French calls for an exit from NATO

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Many angered French protesters have been gathered on the streets of the French capital to demand France’s expulsion from the U.S.-led NATO military alliance. The protesters also demanded the demise of France’s president Emmanuel Macron.

The demonstration is similar to those that are being held throughout Europe in protest of the government of their country’s support for the conflict in Ukraine. The continuous supply of weapons from mainly NATO members has intensified the war across Eastern Europe, leading to the suffering of the civilians trapped in the gunfire.

If Russia voiced legitimate concern over the NATO military’s eastward expansion towards its borders and into its border, it opened the way to discussion, negotiations, and proposals for security guarantees. But, they were not taken seriously, according to many critics at the moment, which would cause a conflict that will be detrimental to ordinary Europeans. In this instance, Ukrainian civilians are suffering from human costs, and civilians, in general, are sinking into poverty.

Russia’s fear of being insecure against NATO North Atlantic Treaty Organization seemed to be genuine, however, some critics claim that the coverage in the media has brushed aside Moscow’s initial concerns.

Opposition to NATO is a strong issue throughout Europe. Summits held by the military alliance are often met with protests against the war. In June protesters marched in the anti-NATO protests ahead of the summit which occurred in Madrid. The organizers of the rally said that the military alliance led by the United States is not the answer to the conflict in Ukraine. U.S. arms manufacturers have earned huge profits from the conflict.

In the month of March, around 75,000 people protested at the city of Prague to protest Prague’s Czech government, demanding the coalition in power to take action to curb the rising cost of energy and to express their opposition to NATO and the European Union and NATO.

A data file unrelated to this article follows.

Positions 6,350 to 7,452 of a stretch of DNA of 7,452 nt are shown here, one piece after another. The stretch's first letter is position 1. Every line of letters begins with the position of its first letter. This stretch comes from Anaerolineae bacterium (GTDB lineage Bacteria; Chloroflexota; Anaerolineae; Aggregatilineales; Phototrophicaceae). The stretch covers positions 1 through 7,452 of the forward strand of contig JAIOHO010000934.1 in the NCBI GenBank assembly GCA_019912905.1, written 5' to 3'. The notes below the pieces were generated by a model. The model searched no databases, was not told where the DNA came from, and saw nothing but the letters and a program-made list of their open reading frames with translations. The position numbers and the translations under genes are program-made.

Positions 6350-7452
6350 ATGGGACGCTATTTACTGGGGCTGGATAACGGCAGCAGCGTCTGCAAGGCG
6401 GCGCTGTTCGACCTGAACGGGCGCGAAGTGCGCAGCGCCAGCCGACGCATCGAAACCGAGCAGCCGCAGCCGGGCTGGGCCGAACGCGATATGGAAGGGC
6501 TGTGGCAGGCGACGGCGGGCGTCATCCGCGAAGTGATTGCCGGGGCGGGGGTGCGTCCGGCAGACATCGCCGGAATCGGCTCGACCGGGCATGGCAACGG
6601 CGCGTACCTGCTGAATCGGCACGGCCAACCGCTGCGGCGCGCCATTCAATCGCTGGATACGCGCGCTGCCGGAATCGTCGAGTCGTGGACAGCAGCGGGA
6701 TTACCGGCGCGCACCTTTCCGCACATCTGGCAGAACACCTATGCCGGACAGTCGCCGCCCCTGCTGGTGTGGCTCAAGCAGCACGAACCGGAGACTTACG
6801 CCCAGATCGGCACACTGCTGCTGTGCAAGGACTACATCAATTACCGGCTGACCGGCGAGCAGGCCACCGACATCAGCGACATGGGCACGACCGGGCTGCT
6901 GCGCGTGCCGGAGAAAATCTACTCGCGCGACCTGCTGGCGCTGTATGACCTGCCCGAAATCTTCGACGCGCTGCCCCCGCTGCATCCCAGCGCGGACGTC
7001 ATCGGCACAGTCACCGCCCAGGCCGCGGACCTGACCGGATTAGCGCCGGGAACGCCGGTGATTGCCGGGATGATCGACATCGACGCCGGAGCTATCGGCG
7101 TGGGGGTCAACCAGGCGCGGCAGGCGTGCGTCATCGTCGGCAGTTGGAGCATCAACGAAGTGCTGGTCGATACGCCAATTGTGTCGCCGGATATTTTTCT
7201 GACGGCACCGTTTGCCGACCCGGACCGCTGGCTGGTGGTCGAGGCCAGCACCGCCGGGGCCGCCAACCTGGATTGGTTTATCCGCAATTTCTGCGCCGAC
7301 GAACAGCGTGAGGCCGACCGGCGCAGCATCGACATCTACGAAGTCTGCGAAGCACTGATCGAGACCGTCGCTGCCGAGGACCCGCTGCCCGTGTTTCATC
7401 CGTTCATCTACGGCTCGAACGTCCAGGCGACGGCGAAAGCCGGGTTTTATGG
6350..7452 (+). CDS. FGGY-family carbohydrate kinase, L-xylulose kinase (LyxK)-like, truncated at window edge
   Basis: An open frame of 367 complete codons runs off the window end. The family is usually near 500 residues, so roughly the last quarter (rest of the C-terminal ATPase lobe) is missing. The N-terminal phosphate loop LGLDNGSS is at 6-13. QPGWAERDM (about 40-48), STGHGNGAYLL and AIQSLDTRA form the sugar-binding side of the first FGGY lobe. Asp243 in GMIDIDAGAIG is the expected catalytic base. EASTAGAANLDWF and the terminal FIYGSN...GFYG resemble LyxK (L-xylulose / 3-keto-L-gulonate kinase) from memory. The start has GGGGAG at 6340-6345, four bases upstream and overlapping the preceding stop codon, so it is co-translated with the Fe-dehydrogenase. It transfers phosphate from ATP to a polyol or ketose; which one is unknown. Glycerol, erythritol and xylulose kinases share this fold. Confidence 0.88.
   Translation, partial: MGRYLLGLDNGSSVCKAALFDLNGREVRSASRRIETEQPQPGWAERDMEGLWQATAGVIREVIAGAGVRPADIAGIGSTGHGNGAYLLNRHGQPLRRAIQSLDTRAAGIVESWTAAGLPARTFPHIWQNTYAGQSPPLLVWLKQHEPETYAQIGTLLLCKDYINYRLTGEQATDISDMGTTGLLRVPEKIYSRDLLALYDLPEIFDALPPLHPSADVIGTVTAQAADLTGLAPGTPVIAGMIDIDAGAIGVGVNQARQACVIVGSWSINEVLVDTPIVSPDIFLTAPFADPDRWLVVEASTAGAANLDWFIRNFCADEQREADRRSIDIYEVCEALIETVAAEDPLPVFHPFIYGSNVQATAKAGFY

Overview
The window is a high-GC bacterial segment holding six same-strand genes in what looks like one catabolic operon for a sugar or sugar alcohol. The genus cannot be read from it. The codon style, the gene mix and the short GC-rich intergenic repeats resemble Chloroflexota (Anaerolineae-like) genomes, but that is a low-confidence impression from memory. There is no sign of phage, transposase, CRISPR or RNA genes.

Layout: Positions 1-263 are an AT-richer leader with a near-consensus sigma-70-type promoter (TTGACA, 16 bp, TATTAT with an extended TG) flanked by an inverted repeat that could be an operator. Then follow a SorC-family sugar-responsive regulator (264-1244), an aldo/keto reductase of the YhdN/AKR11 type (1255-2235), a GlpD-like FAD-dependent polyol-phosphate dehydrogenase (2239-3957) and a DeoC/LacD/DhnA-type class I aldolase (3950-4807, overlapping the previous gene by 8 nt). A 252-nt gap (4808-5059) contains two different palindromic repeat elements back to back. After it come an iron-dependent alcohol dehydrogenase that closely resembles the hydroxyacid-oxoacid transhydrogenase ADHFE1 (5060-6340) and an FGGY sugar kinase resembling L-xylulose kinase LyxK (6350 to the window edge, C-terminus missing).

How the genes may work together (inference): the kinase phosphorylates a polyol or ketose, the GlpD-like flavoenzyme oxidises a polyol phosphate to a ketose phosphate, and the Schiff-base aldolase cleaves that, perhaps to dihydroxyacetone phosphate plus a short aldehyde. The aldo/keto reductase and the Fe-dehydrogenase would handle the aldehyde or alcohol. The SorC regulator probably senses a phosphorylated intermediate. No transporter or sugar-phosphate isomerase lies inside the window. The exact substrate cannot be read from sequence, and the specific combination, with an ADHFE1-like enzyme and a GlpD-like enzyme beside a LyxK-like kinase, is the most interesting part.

Over the years over the years, the Kremlin has repeatedly stated that should NATO continue to increase the number of troops and arms along the Russian border, it will likely be met with significant resistance from the Russians even if it was accompanied by military intervention. This view wasn’t just restricted only to Russian officials. There are even some well-known American analysts of foreign policies are have backed the same scenario. The director of the CIA, William Burns, has been warning of the dangers and repercussions of NATO’s expansion into Russia for over 20 years.

However, Europe’s choice to bow to American pressure and impose unimaginable sanctions against Moscow has severely slowed down the gas supply to Europe and has increased the cost of energy which has left many living in the poverty. Europe depended on 40 percent of Russian gas prior to the war starting.

The energy shortage on the continent and the rising cost of fuel has been met by angry people who have slammed governments at the polls.

A recent survey conducted by Elabe revealed that the support for sanctions against Russia is declining across France. The study shows that just 40 percent of the French population support of the sanctions against Russia. The survey also shows that 32 percent of French people believe that the sanctions against Russia should be limited to reduce their impact on the lives of the French population.

The opposition French Patriots party again called for protests following the first protests that were held on the 3rd of September. Protesters want Macron to step down from his post and withdraw from both NATO as well as the European Union.

It is believed that the French government, along with other governments in Europe is implementing or contemplating various measures of emergency in anticipation of winter months, for example, the possibility of three hours of blackouts in power supply across the United Kingdom.

Since inflation is squeezing the economy, a group of French intellectuals including Nobel Literature Prize winners Annie Ernaux, have urged people to take part in the demonstrations which are being held by the left for the coming week. They have accused president Macron of not taking enough steps to assist the poor with the rising costs, while the profits of certain companies are increasing.